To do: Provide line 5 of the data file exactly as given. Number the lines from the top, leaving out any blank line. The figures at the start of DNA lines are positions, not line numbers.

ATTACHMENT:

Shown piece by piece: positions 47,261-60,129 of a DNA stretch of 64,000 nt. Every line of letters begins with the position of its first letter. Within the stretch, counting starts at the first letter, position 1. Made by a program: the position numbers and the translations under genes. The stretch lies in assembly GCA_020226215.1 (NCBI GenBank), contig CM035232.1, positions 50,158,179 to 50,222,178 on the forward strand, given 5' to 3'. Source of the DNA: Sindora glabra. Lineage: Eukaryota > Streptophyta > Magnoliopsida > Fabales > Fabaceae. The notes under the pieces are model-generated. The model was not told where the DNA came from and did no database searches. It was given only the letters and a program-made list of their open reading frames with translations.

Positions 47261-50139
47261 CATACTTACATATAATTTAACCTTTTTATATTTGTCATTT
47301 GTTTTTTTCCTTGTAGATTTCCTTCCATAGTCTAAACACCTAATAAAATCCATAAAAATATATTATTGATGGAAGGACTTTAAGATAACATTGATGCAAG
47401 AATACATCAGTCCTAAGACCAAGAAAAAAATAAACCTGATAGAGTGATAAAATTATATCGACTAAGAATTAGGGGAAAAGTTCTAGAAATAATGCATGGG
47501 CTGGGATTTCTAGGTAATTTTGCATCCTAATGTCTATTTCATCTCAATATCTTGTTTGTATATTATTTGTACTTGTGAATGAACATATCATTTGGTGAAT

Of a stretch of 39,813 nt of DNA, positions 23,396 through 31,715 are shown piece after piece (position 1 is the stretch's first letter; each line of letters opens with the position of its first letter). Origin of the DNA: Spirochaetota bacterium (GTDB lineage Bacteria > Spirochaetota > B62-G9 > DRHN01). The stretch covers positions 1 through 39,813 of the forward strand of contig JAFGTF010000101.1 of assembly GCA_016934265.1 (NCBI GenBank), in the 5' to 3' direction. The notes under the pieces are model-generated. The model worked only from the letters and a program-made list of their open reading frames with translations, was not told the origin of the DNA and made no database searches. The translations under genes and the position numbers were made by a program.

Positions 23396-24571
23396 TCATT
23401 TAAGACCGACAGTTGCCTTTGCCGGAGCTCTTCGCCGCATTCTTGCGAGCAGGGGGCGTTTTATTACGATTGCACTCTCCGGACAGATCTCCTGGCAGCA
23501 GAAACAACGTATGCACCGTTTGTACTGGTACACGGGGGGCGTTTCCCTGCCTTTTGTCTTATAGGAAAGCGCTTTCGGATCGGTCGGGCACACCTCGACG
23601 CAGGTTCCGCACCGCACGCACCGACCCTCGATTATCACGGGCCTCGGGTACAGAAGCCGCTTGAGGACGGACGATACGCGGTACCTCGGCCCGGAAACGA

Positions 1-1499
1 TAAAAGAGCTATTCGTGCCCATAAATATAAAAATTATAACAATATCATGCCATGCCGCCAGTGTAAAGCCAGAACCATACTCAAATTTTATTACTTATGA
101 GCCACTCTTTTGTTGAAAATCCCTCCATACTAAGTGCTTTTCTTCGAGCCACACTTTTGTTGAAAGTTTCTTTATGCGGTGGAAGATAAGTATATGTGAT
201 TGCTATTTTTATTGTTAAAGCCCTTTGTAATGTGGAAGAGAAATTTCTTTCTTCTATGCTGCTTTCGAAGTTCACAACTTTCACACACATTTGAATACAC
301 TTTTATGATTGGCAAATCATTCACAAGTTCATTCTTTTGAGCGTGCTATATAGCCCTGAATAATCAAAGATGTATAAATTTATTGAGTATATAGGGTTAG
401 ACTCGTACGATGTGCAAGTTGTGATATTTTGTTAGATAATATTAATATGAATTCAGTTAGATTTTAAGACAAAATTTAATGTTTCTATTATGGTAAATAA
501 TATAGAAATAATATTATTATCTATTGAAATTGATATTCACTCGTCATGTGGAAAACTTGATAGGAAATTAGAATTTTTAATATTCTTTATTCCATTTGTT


47401 AATACATCAGTCCTAAGACCAAGAAAAAAATAAACCTGATAGAGTGATAAAATTATATCGACTAAGAATTAGGGGAAAAGTTCTAGAAATAATGCATGGG